I am an abnormal parent by today’s standards. I don’t push my child. I am not paranoid because he scored just 46 out of 60 in the Science paper or just close to 91 per cent overall. If others would have me believe, I should pay more attention otherwise my son would be left out in the rat race.
I can never be Tiger Mom… because I want my child to enjoy what he’s doing, academics, games, music, sports or quizzing. I don’t want him to be No. 1. Sorry, there are enough people vying for that position. No. I don’t want to be that neighbor when congratulated looked at me with a smirk and said, “What congratulations. My son got only 88 per cent in XIIth, he is 56th in his school!’
I agree that even 100 per cent is not enough to secure admission to a top college these days. But I also know that 60 per cent does not make you a loser. When I was in the Xth standard, some smart-ass in my school came up with the idea of dividing the batch into three sections: X A for the intelligent, XB for average and XC, shudder, shudder was for ‘poor’ students. Twenty-two years later, (and though I was in XA) I can cock a snook, my heart bursting with pride to see the ones in XB and XC are the super-achievers, excelling in fields they have chosen to be in. Labelling did not and does not matter.
That also does not mean that I look down upon these super achievers. But I’d carefully look at what it took them to reach the top. Academics isn’t everything… but for me, putting the best in what you do is important. And that’s what I tell Amrit… there’s no excuse in not doing your duty… whether it’s studying for his exams, clearing his table. Or preparing for that quiz or practicing music.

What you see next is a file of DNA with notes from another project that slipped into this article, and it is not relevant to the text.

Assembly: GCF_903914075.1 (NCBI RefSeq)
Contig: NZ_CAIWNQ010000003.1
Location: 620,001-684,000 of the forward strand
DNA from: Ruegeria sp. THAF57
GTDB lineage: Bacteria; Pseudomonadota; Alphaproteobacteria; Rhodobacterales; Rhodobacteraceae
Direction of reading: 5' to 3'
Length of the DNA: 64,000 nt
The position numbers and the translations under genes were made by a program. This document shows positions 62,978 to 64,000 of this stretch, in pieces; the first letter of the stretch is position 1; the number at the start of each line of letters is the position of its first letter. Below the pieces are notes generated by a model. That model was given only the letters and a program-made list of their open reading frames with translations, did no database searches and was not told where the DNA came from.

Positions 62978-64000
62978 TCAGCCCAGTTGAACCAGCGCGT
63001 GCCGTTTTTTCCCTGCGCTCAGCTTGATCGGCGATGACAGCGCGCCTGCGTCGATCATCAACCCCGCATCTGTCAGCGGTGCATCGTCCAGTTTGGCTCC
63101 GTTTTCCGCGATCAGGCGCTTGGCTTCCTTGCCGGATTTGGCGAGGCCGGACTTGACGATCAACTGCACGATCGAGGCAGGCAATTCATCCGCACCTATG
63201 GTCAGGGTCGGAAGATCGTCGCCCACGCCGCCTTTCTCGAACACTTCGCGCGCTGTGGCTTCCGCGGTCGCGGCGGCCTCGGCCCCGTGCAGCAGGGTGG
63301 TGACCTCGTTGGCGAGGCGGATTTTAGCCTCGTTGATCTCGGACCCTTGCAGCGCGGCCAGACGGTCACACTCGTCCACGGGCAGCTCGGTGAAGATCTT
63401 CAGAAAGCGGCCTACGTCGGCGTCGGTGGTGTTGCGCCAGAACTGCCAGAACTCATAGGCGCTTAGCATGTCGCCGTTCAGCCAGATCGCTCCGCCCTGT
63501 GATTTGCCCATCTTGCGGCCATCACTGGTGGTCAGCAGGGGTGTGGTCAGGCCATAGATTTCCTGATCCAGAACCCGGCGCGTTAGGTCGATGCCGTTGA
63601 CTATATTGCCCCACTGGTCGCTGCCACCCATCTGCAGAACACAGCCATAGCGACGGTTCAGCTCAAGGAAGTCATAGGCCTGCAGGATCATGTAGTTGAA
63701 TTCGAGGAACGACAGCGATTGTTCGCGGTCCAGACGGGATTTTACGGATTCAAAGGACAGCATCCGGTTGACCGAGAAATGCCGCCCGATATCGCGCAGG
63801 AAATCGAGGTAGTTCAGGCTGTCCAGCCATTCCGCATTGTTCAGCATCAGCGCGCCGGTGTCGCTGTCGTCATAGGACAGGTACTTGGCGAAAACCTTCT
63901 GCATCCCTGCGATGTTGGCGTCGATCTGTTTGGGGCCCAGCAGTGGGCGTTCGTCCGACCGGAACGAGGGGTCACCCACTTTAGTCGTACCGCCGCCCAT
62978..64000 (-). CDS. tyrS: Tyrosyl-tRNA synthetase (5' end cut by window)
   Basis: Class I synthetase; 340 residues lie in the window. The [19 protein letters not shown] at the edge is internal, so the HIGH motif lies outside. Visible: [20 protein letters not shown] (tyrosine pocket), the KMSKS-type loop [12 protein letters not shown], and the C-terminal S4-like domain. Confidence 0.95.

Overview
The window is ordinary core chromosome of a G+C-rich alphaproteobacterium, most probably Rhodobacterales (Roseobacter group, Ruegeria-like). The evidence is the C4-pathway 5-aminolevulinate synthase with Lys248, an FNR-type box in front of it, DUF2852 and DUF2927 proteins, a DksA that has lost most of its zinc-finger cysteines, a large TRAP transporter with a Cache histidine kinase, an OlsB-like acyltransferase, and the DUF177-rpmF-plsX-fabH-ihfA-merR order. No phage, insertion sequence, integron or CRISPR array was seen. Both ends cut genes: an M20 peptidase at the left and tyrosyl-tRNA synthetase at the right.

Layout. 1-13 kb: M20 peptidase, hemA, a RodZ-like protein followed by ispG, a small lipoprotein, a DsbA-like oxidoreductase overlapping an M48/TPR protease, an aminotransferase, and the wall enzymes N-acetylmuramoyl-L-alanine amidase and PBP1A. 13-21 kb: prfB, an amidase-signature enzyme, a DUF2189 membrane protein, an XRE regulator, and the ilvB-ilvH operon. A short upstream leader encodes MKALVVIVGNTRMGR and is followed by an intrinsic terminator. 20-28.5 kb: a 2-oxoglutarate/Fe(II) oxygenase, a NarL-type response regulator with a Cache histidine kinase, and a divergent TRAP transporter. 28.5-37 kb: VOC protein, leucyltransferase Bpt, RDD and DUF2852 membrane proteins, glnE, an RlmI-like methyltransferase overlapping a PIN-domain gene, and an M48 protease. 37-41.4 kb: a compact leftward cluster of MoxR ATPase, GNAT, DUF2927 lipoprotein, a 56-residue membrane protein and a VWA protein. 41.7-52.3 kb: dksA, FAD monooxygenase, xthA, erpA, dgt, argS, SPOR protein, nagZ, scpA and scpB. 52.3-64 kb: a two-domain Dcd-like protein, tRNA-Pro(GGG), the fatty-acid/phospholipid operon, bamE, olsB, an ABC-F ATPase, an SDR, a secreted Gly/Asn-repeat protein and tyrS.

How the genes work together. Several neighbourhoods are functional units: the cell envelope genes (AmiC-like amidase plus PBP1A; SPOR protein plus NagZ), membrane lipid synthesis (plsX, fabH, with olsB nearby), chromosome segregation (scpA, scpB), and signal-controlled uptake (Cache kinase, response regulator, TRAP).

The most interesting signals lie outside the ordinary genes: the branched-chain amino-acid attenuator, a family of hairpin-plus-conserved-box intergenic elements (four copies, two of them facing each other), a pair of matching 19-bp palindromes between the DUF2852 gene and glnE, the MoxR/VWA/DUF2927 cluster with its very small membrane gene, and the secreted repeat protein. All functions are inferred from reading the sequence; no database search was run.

I certainly don’t find kids enjoy what they are doing these days. Why… because when push comes to shove, the pressure to perform reaches the peak. And that’s why I see 16-year-olds in therapy. At a recent parent-teachers’ meeting, I was appalled to see that parents had more complaints about their children than the teachers. It’s strange world we live in.
When we stop trying to live our ambitions through our children, the pressure on them to be the best will ease. When we start understanding that academics alone do not make an achiever, we’ll start pushing our kids in directions that will make them, in the end, better people. If we start looking at mistakes as stepping stones, our children will also become our friends.
At the PTA meeting, Amrit’s class teacher just told me one thing. “He has to learn to be assertive and fight back!” I smiled at my boy who I have taught ‘hate is a very strong word’ and ‘love begets only love’! A boy who believes that his friend should be on the school quiz team and not he because he ‘simply rocks’! Someone who has no trace of jealousy, aggressiveness or a highly competitive streak. Not as of now.
His dimpled cheeks expand into a huge grin. All’s well with our world, as of now!
Que Sera Sera… the future’s not for us to see!